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New Interactive Simulation of Continuous Casting

Steeluniversity.org have recently made an evaluation version of their latest simulation available on their website and are seeking feedback from academic users. (www.steeluniversity.org)

In this new module, you will play the role of plant metallurgist in charge of a continuous casting machine. The aim of the simulation is to successfully sequence cast three ladles meeting the specified criteria of surface quality, internal quality and inclusion content. Prior to casting, you will need to select various parameters, such as steel grade, target casting speed, water cooling rate and mold oscillations. Once the simulation begins, you can control the flow of liquid steel between the ladle, tundish and molds. As the strand emerges, you can flame-cut it into lengths. And try at all times to avoid a breakout of liquid from the mold!

Payment for reviews of educational videos

Education Media On-Line (EMOL) is a JISC funded programme exploring the use of video in teaching. Their collection contains hundreds of hours of high quality film covering all disciplines, and any clips downloaded may be used freely in teaching and research. (www.emol.ac.uk)

More complete information about this work may be found here:
http://www.materials.ac.uk/resources/emol.asp

If you currently use video in your teaching, or are contemplating using video in the future, please take the time to complete our survey.

Are we stifling student creativity and innovation?

The Department of Engineering at the University of Liverpool recently held a workshop with its industrial advisory committee to consider the importance of encouraging creativity and innovation amongst undergraduates. Two important conclusions were that undergraduate projects tend to be too tightly defined to encourage innovation, and that the crowded timetable provides no opportunity for students to reflect on their learning – essential for creative thinking.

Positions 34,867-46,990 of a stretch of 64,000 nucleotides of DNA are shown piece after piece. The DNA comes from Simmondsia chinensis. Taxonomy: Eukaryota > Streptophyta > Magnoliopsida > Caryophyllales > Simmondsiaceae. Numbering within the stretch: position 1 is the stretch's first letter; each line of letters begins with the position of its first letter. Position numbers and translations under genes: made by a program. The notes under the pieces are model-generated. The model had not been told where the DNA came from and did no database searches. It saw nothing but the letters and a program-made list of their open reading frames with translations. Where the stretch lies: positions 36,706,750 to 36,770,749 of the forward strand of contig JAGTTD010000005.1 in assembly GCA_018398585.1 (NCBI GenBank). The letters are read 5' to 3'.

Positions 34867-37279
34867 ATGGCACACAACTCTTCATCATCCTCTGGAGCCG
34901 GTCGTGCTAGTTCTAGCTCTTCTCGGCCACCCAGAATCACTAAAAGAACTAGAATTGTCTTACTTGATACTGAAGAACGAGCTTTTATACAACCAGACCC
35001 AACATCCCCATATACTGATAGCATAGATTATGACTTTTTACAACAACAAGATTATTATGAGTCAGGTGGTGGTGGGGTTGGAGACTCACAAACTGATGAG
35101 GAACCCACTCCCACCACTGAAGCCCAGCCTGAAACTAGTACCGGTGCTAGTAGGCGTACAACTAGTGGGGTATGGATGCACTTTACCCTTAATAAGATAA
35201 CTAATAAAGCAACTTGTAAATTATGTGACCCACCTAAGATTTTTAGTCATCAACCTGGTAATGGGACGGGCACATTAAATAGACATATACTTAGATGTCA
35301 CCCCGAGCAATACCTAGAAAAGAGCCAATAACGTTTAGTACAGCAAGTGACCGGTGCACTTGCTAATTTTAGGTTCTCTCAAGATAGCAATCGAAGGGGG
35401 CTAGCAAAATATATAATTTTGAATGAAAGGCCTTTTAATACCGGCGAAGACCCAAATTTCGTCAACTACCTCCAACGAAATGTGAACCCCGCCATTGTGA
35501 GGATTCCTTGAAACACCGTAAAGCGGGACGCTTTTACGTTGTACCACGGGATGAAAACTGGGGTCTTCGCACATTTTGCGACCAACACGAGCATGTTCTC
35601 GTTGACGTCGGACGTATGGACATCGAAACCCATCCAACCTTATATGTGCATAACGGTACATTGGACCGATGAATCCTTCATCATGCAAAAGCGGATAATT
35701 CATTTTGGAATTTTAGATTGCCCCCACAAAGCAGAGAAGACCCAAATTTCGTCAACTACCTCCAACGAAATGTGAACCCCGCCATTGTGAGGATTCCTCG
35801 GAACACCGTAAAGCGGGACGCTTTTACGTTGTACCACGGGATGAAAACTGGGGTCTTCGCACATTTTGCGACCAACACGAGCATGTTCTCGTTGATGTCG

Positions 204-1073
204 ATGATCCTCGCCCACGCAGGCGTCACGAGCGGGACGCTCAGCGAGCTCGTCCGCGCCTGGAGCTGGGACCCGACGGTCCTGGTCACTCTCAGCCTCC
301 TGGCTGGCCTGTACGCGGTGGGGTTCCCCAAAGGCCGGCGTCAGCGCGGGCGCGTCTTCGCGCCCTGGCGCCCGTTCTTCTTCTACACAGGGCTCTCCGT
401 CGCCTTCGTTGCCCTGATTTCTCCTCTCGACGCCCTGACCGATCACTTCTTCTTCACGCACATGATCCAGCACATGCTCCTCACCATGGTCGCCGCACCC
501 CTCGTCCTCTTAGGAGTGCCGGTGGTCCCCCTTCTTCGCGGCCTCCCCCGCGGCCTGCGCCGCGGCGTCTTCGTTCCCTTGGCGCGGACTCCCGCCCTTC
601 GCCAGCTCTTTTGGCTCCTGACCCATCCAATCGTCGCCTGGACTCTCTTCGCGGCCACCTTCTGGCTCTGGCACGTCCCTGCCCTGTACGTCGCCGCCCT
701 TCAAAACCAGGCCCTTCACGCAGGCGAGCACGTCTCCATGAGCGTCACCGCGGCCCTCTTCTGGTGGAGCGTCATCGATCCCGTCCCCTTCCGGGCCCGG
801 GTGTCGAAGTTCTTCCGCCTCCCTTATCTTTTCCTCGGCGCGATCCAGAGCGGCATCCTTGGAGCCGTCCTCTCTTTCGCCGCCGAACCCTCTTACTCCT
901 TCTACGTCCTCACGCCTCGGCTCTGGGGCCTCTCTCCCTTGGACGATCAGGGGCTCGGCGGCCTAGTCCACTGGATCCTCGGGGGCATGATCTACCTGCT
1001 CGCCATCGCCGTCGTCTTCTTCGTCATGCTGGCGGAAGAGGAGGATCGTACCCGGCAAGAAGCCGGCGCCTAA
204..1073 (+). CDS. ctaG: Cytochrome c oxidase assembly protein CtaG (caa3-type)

Employers have repeatedly identified innovation and creative problem solving amongst the most desirable attributes of employees. It is important that we develop our curricula and teaching approaches to better equip our graduates with these skills, and UKCME would like to focus on this issue in the coming year. If you have a particular interest in this subject, and suggestions for teaching development projects, please Adam Mannis.

See 'Trooping the Colour' at IOM3

The Institute of Materials, Minerals and Mining is opening its doors for the Trooping of the Colour event on 11 June to raise funds for the Quicksilver Team World Water Speed Record campaign. A limited number of tickets are available for this event.
(http://www.iom3.org/news/water_speed.htm)

Support for Younger Members of the IOM3

Building on the success of previous conferences, the 4th Materials Research Conference will provide an opportunity for young engineers, scientists and technologists to exchange ideas, improve presentation skills, increase materials knowledge and develop industrial and academic links.